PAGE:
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Folk-Songs of America: The Robert Winslow Gordon Collection, 1922-1932

Band B7 and B8

In January 1932 a salesman from the Amplion Company came to the Library of Congress to demonstrate the company's new microphone and disc recorder. After a long spoken sales pitch (which is on the record from which this selection is taken), salesman Douglas Cooke turned the microphone over to Gordon, who sang a portion of "Charlie Snider"—which he identified as an early version of "Casey Jones"—and then whistled a tune fragment and barked twice.

Gordon disc 63A
Washington, D. C.
January 1932

Spoken by R. W. Gordon:
I'm going to make a, uh, test for sustained note with a portion of one of the early versions of "Casey Jones."

Charlie Snyder was a good engineer,
Told the fireman never to fear,
All I wanted was the water and the coal,
Put your head out the window, watch the drivers roll.

I'm now going to test by whistling at about three feet from the microphone.

It is not surprising that Gordon sang "one of the early versions of ‘Casey Jones'" for the test recording. He was gearing up for another case study. Like "The Wreck of the Old 97," a song about Casey Jones was copyrighted, and Gordon had been approached to act as an expert witness in a court case about it. Eventually the case was settled out of court, but in the meantime he had assembled his evidence.

This case was even more complex than that of "The Wreck of the Old 97." Vaudevillians Newton and Seibert had copyrighted their version of the song about Jones in 1909. But, as with Harney's ragtime song, "The Prisoner's Song," and others that Gordon studied, the song was based on earlier folksongs. Norm Cohen's preliminary study (Cohen A) showed that the various strains of folksong about railroad accidents which coalesced around the Casey Jones theme reflect two traditions—the Anglo-American vulgar ballad and the Afro-American blues-ballad. For Gordon, the confluence of these two traditions was familiar territory.

Gordon devoted several columns to Casey Jones in Adventure, and the indexes to his materials at the Library of Congress refer to some fifty-three texts (including one from Carl Sandburg) sent to Adventure, as well as some others from various sources.

This particular performance of "Casey Jones" is significant for a number of reasons. It is of the type which predates the vaudeville song. The first and third verses, commonly found as "Jay Gould's Daughter," here are about Vanderbilt; Perrow (p. 163) collected similar verses in Mississippi in 1909. "Old Bill Jones" rather than "Casey" is the engineer, and a "Cannonball/East Colorado" verse, found in a number of other blues-ballads, is included.

Also significant is that Gordon was collecting from a collector—as with so many of his other recordings. Although recorded in Charlottesville, Francis H. Abbot was from Bedford county, on the eastern side of the Blue Ridge Mountains. In 1923 he and Alfred J. Swan published Eight Negro songs [From Bedford Co. Virginia]. These were songs which Abbot had collected in the county and which he sang for Swan. The collection was meant for singing; Abbot contributed a glossary and general remarks at the beginning so that singers could follow the dialect of his informants (Abbot, p. 4). Unlike Gordon, who titled his song "Casey Jones," Abbot called his song "Vanderbilt's Daughter." He noted that it was "a railroad song which exists in many versions. I give the one the colored boys sing in Bedford County" (Abbot, p. 41). He included a lengthy glossary for the song, and one verse which he did not sing for Gordon.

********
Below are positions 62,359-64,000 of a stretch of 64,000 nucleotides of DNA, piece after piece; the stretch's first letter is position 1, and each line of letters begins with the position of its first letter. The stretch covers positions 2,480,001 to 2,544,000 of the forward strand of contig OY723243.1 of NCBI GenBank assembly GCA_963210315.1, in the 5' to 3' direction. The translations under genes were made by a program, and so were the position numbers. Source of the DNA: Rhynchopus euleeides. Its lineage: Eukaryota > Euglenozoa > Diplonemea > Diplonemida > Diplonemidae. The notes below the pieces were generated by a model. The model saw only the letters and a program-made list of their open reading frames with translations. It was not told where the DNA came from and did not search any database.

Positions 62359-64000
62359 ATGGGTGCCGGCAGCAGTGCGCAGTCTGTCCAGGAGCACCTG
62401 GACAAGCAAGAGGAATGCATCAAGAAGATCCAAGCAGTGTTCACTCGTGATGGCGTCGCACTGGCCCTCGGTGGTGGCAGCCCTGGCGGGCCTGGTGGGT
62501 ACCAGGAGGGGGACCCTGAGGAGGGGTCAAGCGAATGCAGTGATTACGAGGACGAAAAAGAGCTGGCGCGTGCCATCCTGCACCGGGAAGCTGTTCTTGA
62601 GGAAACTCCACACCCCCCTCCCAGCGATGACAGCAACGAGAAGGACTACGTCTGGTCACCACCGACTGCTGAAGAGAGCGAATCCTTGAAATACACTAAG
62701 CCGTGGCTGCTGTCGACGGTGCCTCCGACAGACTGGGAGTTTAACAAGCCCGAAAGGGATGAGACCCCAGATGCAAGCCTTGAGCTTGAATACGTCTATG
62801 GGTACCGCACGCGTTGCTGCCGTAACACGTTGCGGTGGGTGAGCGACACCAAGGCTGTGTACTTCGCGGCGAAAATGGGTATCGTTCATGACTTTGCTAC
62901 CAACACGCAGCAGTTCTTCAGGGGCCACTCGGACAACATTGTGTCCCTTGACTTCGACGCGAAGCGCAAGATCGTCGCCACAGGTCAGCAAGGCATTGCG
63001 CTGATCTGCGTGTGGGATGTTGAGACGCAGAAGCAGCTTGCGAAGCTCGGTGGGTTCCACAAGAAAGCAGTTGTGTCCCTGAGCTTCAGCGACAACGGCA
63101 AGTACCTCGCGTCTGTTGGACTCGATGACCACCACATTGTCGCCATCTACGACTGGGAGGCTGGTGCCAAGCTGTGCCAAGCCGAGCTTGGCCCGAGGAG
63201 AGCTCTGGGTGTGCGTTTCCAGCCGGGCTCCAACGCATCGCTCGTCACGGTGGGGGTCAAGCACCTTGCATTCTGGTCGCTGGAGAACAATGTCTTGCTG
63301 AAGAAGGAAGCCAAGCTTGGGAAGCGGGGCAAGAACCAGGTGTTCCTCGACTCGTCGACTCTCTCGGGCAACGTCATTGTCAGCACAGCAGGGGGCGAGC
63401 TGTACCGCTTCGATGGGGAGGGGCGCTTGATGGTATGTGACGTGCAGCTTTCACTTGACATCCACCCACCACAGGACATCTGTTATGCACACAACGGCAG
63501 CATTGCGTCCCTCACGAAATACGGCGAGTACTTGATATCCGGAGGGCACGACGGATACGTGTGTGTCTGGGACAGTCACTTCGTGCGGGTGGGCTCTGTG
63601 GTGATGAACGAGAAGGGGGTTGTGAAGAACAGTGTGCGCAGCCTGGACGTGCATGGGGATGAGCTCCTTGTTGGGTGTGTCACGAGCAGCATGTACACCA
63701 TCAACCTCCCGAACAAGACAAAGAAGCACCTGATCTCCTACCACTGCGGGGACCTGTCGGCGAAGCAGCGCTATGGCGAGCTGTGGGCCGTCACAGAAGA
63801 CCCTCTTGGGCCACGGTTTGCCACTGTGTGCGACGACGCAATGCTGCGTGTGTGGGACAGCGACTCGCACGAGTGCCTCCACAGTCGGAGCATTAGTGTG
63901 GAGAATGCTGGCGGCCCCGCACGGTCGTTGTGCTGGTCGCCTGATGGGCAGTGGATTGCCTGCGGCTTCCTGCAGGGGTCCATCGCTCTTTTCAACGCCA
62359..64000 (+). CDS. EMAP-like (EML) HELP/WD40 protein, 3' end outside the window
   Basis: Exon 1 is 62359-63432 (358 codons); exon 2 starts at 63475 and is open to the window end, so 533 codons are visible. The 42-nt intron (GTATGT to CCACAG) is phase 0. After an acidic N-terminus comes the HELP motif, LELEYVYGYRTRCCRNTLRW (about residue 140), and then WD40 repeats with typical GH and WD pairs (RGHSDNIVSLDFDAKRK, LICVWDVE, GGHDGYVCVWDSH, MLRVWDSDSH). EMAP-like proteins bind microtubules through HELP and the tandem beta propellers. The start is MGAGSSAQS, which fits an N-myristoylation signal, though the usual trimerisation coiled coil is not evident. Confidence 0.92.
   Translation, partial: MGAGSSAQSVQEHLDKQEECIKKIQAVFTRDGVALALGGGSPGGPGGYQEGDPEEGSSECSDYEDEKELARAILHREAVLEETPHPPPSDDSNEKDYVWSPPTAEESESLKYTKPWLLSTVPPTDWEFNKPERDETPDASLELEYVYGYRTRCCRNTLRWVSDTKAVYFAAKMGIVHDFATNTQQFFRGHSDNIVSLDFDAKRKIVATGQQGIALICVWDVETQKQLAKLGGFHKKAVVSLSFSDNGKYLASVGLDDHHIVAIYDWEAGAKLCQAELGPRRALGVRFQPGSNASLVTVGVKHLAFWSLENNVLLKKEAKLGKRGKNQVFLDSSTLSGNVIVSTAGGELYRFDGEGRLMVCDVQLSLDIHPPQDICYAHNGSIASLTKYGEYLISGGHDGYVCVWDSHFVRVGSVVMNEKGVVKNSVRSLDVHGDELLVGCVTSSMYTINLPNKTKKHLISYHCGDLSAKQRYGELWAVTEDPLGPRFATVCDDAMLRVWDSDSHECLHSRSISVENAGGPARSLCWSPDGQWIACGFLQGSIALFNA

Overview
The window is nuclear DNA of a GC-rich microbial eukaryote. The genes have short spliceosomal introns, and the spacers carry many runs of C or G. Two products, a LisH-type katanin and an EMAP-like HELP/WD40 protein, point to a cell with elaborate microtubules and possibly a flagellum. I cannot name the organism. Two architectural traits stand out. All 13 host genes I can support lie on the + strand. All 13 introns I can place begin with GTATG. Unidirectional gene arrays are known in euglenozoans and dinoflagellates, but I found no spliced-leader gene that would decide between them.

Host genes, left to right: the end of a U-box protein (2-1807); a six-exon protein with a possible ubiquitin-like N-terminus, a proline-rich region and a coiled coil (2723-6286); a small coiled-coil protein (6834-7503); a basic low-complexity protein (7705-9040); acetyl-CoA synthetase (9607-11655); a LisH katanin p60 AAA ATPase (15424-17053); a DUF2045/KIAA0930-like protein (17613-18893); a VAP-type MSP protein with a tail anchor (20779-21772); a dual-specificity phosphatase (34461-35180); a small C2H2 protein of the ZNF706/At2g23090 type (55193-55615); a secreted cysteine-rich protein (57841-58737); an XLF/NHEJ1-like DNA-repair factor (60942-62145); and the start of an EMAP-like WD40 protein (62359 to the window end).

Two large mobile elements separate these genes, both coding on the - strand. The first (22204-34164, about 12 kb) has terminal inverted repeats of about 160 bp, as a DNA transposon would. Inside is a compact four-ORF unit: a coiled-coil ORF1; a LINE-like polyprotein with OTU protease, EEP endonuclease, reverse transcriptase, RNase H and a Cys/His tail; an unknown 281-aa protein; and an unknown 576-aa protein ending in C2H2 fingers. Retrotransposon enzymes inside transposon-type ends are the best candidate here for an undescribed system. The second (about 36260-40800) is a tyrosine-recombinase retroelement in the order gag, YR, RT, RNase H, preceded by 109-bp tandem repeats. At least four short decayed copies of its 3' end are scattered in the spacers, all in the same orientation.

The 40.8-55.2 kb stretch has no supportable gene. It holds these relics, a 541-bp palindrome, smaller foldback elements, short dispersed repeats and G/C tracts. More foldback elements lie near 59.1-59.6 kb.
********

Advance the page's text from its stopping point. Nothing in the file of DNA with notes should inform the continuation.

This came after the sixth verse:

He look at de watah, an' de watah wuz low,
look at his watch, an' de watch wuz slow,
look at de fiuhman an' shuk his head, said:
"Jim, we mout mek it, but we'll bofe be dead."

(Abbot, p. 45)

Gordon disc 73B
Francis H. Abbot
Charlottesville, Virginia
March 24, 1932

Vanderbilt's daughter said before she died,
There was two more roads that she wanted to ride.
Everybody wondered what them roads could be.
They was the East Colorado and the Santa Fe.

East Colorado is the best of all,
They got a train they call the Cannonball.
It runs so fast that the passengers can't see,
Cause bound to make connections with the Santa Fe.

Vanderbilt said that before he died,
He was goin' to fix the bumpers so the ‘boes couldn't ride.
If they ride they have to ride the rods,
And trust their lives in the hands of God.

Got up one mornin', t'was a-drizzlin' rain,
Couldn't see nothin' but a C & O train.
Up in the cab was Old Bill Jones,
He been a good engineer, but he's dead and gone.

Old Bill Jones, he was a good engineer,
Says to the fireman, Jim you need-a fear,
All I want is boiler hot,
Goin' to make it to the junction by twelve o'clock.

He run a hundred miles before he stop;
There weren't but one minute in between the block.
He said he weren't runnin' at all,
He said he'd give a hundred dollars just to get the high ball.

He reversed the engine, threw the lever back,
Twenty-seven jumbos jumped the track.
He hollered to the fireman, says Jim you'd better jump,
Cause two locomotives is about to bump.

If they bump they gonna bend the rail,
If they bump they gonna bend the rail,
If they bump they gonna bend the rail,
There won't be nobody living here to tell the tale.

Spoken by Francis Abbot:
Sung by Francis H. Abbot, Charlottesville, Virginia, March the twenty-fourth, Nineteen thirty-two.


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